Renowned jurist and European Central Bank’s (ECB) key legal official, Yves Mersch, has weighed in on Facebook’s much controversial proposed global digital currency, Libra, calling it “beguiling but treacherous.”
“Beguiling But Treacherous”
The jurist and lawyer who, until 2012, served as the governor of the Central Bank of Luxembourg and is presently an Executive member of the board of European Central Bank, gave his insights about Libra at the European Central Bank’s legal conference in Frankfurt on Monday, during a speech in which he stated that private digital currencies like Libra show very little or next to nothing possibilities of establishing themselves as a reliable option when compared to government-issued legal tenders. According to Mersch,
“I sincerely hope that the people of Europe will not be tempted to leave behind the safety and soundness of established payment solutions and channels in favor of the beguiling but treacherous promises of Facebook’s siren call, ”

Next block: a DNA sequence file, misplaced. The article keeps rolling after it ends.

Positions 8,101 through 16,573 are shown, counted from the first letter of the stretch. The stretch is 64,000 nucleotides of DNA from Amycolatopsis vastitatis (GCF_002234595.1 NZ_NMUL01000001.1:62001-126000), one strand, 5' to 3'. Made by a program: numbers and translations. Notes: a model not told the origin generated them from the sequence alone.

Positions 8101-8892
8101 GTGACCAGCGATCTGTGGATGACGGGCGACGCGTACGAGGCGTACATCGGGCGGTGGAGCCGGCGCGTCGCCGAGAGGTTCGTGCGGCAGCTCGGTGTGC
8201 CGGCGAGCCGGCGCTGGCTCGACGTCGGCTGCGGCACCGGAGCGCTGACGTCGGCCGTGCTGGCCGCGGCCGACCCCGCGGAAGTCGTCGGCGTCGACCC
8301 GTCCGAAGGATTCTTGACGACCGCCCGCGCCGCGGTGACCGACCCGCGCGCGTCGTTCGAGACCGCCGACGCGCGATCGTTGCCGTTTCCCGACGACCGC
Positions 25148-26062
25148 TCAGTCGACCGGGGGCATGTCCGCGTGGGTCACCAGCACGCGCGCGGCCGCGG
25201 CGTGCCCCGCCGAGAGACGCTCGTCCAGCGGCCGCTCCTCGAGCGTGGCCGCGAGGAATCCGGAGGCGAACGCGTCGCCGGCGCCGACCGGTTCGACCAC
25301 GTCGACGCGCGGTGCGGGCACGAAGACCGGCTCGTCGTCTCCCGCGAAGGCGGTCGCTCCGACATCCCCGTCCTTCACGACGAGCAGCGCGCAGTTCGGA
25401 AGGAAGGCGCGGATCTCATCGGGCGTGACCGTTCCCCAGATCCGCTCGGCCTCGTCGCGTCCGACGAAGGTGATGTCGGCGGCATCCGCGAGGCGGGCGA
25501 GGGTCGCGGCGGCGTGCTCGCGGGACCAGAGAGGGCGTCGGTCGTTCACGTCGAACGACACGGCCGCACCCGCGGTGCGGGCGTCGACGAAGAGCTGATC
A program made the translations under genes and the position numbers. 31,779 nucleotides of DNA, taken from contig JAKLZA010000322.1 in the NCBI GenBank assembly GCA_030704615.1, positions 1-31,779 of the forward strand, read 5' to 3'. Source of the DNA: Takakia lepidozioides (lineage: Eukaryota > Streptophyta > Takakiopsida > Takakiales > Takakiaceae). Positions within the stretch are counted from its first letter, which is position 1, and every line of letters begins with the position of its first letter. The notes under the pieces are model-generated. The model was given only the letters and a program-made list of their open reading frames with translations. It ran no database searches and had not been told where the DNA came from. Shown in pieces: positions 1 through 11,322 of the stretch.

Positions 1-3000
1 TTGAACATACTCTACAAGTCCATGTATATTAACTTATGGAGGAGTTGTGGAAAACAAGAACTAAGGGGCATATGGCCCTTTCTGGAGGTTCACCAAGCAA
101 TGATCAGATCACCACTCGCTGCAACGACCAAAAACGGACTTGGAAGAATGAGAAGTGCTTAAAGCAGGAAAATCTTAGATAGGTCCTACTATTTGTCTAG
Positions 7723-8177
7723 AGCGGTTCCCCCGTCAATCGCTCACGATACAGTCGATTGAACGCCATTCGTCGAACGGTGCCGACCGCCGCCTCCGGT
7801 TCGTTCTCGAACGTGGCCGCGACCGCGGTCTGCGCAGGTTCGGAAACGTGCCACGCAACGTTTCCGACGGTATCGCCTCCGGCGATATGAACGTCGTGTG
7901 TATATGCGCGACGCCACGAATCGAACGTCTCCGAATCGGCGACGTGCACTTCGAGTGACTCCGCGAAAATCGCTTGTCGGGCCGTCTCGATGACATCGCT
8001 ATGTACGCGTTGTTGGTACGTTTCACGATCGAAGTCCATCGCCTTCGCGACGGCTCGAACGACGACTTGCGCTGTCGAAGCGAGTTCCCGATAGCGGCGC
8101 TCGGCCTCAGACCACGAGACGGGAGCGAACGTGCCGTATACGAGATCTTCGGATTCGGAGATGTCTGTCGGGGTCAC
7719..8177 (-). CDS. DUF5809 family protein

Is Facebook Libra Ahead of Time?
Libra has not left the spotlight since it was announced by Facebook in June. Particularly in Europe, the proposed cryptocurrency project received severe opposition and regulatory scrutiny. Regulators around the world see the project as a threat to financial security and international monetary policies. However, this also serves as an eye-opener to central banks on the need for profound technological advancement.
According to Mersch,
The stance of central banks toward modern forms of money is bound to evolve with time. “Central bankers have embraced technological developments in the field of money and will continue to explore helpful new innovations.”
Recently, Mark Carney, Bank of England Governor, believing that the present banking system needs a technological upgrade, recently shared his views on the digital currency. According to Mark, digital currency could lessen the domineering influence of the U.S. dollar on global trade. He said –
“The dollar’s influence on global financial conditions could similarly decline if a financial architecture developed around the new [digital currency] and it displaced the dollar’s dominance in credit markets.”
Mid-August, the Payment System Board of the Reserve Bank of Australia reported that it would steadily work with regional regulatory bodies in order to make sure that necessary regulatory procedures are fulfilled before the launch of any private payment systems in which Libra was included.